- The degree of difficulty and relative importance of the various tasks that make up the construction of an amateur-built aircraft vary widely. Assessment of the “major portion” criteria is therefore essentially subjective, and the 50%+ standard is merely an attempt to apply a degree of objectivity and standardization to this activity. It should be kept in mind that the intent of the “major portion” requirement is to prevent abuse of the amateur-built aircraft classification, by falsely representing as amateur-built, aircraft that were constructed under commercial circumstances. The following principles must therefore be interpreted in the spirit of that requirement.
- Conversion of a commercially-produced aircraft into amateur-built aircraft by disassembly and re-assembly does not constitute amateur-built aircraft construction, and aircraft so constructed shall not be eligible for a special certificate of airworthiness – amateur-built.
- The opening up of commercially-built components for internal inspection, and their subsequent closure, does not count toward the major portion requirement.
- Rebuilding, restoration or other work previously done to airframe components from a commercially-produced aircraft is considered to be maintenance, and does not count towards the major portion requirement. A builder may not be given credit for the maintenance work done in the past.
- While parts of type certified aircraft may be incorporated into the construction of an amateur-built aircraft, such parts may not be considered as having been constructed or assembled by the amateur builder for the purpose of calculating the “major portion” requirement, unless a significant amount of fabrication work has been introduced during rework of the parts, as described in (5).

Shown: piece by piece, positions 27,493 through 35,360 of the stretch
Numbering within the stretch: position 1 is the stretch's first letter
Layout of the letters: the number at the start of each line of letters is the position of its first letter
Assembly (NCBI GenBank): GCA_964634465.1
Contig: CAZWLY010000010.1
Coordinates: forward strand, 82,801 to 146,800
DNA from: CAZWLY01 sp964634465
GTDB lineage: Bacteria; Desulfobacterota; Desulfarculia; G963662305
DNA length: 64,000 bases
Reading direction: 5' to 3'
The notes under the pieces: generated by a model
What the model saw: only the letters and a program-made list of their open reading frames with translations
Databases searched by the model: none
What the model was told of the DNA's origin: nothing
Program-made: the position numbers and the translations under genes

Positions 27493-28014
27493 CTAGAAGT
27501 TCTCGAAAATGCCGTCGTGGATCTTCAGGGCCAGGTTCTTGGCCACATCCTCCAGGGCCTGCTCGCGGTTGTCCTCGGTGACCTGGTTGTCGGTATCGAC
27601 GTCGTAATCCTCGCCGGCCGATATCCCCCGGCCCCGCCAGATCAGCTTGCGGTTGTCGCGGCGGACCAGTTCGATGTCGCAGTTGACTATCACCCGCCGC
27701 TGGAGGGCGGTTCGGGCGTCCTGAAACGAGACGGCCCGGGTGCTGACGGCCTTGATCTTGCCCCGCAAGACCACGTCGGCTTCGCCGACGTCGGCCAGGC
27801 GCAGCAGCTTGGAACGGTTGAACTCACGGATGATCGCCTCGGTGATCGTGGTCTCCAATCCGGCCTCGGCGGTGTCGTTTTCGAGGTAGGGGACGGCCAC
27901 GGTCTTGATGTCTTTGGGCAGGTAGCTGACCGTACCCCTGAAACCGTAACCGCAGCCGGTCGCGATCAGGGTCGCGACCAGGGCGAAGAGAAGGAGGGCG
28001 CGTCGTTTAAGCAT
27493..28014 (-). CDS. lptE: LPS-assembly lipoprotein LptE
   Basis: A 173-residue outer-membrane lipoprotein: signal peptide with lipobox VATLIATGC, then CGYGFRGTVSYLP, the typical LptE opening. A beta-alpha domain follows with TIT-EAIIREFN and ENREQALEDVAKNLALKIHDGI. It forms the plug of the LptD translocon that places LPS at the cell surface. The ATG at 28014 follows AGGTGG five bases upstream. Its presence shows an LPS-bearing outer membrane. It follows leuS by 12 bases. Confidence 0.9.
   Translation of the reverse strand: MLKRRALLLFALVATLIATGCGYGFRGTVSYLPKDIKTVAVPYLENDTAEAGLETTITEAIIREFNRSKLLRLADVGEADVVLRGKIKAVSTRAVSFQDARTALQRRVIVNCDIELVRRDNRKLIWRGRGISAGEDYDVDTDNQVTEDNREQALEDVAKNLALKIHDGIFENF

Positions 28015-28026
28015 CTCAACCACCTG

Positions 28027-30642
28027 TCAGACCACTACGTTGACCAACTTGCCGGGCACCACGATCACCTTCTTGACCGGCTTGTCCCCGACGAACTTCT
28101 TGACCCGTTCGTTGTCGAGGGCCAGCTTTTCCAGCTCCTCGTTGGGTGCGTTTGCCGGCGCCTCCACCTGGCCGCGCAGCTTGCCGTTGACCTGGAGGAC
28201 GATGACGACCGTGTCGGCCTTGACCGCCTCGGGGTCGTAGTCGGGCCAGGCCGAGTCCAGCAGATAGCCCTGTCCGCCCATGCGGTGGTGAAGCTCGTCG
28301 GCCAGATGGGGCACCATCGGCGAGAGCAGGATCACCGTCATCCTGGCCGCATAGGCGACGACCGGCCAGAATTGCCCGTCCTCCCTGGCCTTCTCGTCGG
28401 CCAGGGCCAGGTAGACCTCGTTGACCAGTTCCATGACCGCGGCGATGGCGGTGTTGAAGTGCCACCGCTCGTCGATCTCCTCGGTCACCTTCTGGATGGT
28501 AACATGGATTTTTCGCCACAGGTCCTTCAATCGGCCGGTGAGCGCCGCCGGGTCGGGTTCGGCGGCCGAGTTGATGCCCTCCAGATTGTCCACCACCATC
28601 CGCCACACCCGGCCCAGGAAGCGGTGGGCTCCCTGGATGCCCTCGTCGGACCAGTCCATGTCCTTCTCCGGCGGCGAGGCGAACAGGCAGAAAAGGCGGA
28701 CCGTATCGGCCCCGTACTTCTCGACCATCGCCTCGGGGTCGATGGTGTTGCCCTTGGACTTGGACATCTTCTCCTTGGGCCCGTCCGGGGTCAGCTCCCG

- Rebuilding, restoration or other work done to airframe components from a commercially-produced aircraft during the course of an amateur aircraft construction project may be counted toward the calculation of the major portion requirement, provided that a significant amount of fabrication work has been introduced. For example, the making of a new skin for a damaged flight control, using the original as a template, may be credited to the builder.
- To avoid hardship to those amateur-built aircraft builders whose projects were commenced under earlier interpretations of the requirements, the following standards will apply.
- Regardless of the commercially-produced aircraft content, amateur-built aircraft that, at the time of publication of this SI, have already been accepted under the policies in effect at the time of acceptance, shall continue to be considered amateur-built aircraft and be eligible for a special certificate of airworthiness – amateur-built.
- Amateur-built aircraft construction projects that, at the time of publication of this SI, are currently in progress, and in respect of which (a) a letter of intent has been submitted, (b) the applicable fees have been paid to MD-RA Inspection Services, (c) a major portion evaluation of the project has been successfully completed, (d) the results of the major portion evaluation have been confirmed by an MD-RA peer review, and (e) the builder has been so informed, shall continue to be considered amateur-built aircraft and be eligible for a special certificate of airworthiness – amateur-built.
6.0 CONTACT OFFICE
For more information please contact:
Policy Standards Coordinator (AARTM)
Suggestions for amendment to this document are invited and should be submitted via the Transport Canada Civil Aviation Issues Reporting System (CAIRS) at the following Internet address:
or by e-mail at: CAIRS_NCR@tc.gc.ca
Original signed by Don Sherritt on October 23, 2008